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Today's Features

  • The Kentucky Pork Producers Association has appointed a new CEO to succeed Mike Ovesen, who died earlier this month.

    Bonnie Jolly, who served as secretary for 20 years, now heads the Elizabethtown-based group, which is a liaison between producers and government agencies.

    The 58-year-old Sonora woman said the KPPA will continue to make sure farmers’ voices are heard in all the right places, including Frankfort.

    One issue is that hog producers are under attack by some animal rights activists. Jolly said there is no advantage for them to abuse animals.

  • LaRue County recently received approval of $130,000 to offer the County Agricultural Investment Program this year. This program combines all the old model programs previously offered by the Governor’s Office of Agricultural Policy into one grant program that is administered by one agency instead of several; in our case, the LaRue County Beef Cattle Association. The grant administrator is Dyan Puckett.

  • Agriculture Commissioner Richie Farmer urges ginseng dealers and sellers to operate within the laws governing the sales of ginseng roots.

    “The ginseng trade can be both profitable and sustainable, but only if everyone follows the rules,” Commissioner Farmer said. “I encourage dealers to watch for roots that are not legal to sell. Harvesters should keep in mind that they may sell only to dealers that are licensed in the state.”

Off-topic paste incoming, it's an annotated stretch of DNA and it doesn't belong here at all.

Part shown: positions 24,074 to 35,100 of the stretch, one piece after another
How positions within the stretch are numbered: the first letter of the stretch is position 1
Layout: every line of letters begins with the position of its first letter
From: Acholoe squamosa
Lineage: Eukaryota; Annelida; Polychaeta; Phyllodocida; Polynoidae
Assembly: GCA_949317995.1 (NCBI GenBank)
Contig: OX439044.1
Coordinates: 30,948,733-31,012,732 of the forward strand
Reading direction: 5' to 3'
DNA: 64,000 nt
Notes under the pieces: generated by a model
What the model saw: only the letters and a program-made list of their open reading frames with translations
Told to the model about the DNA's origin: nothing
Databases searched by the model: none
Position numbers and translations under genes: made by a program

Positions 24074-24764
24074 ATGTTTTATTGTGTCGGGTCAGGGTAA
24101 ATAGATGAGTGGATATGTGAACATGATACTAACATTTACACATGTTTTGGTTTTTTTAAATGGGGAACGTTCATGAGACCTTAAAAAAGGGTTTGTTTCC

• The Kentucky Agricultural Leadership Program is accepting nominations for its ninth class, which begins in January.

    The 18-month program focuses on fine-tuning the leadership skills of 20 active farmers or agribusiness professionals. It is funded by the Kentucky Agricultural Development Board, farm organizations, agribusinesses, alumni and program participants.

  • Beekeeping School to be held in Frankfort

  • The LaRue County Extension Leadership Banquet was held in January. Bobby McDowell Awards of Excellence were presented to Linda Grimes and to the family of Mike Ovesen in his memory. 

    Ovesen, 63, was the longtime chief executive officer of the Kentucky Pork Producers Association.

    He was CEO of the Pork Producers from 1987 to 2009. He operated a family farm in Magnolia from 1972 until his death. Ovesen also served in the United States Army during the Vietnam War, earning a Purple Heart.

  • County Homemaker Scholarship

    A $400 scholarship is available to LaRue County residents graduating from high school this year who plan to earn a degree in Family & Consumer Sciences, Agriculture or related fields or an adult county resident returning to college, vocational or technical school for any field of study. Application forms are available from the Extension Service office at 358-3401 or on the office Web site ces.ca.uky.edu/larue/FamilyConsumerSciences. Applications are due to the Extension Service by March 12.

    Class of 1968 Memorial

  • FFA emblem fundraiser

    Southern States is supporting FFA by selling FFA emblems for $1 through March 14. After you buy an emblem, you can sign your name on it or the name of a child you care about. The emblems will be displayed in the store. Proceeds are split between the local FFA chapter, the state FFA association and the National FFA Foundation.

  • Cloverbuds

    The 4-H Cloverbuds will meet 3:15-4:30 p.m. March 11 at the Extension Service office. Cloverbud activities are for ages 5 to 8 or in kindergarten through third grade.

     

    Poultry Club

    The 4-H Poultry Club will meet 3:30-5 p.m. March 15 at the Extension Service office. New members are welcome to attend.

     

    Leadership project

  • Heart disease is the No. 1 killer of men and women in the United States. In fact, more women die every year from heart disease than all cancers combined, including breast cancer. How do triglycerides fit into this picture? Just like cholesterol, high triglycerides increase the risk of developing heart disease.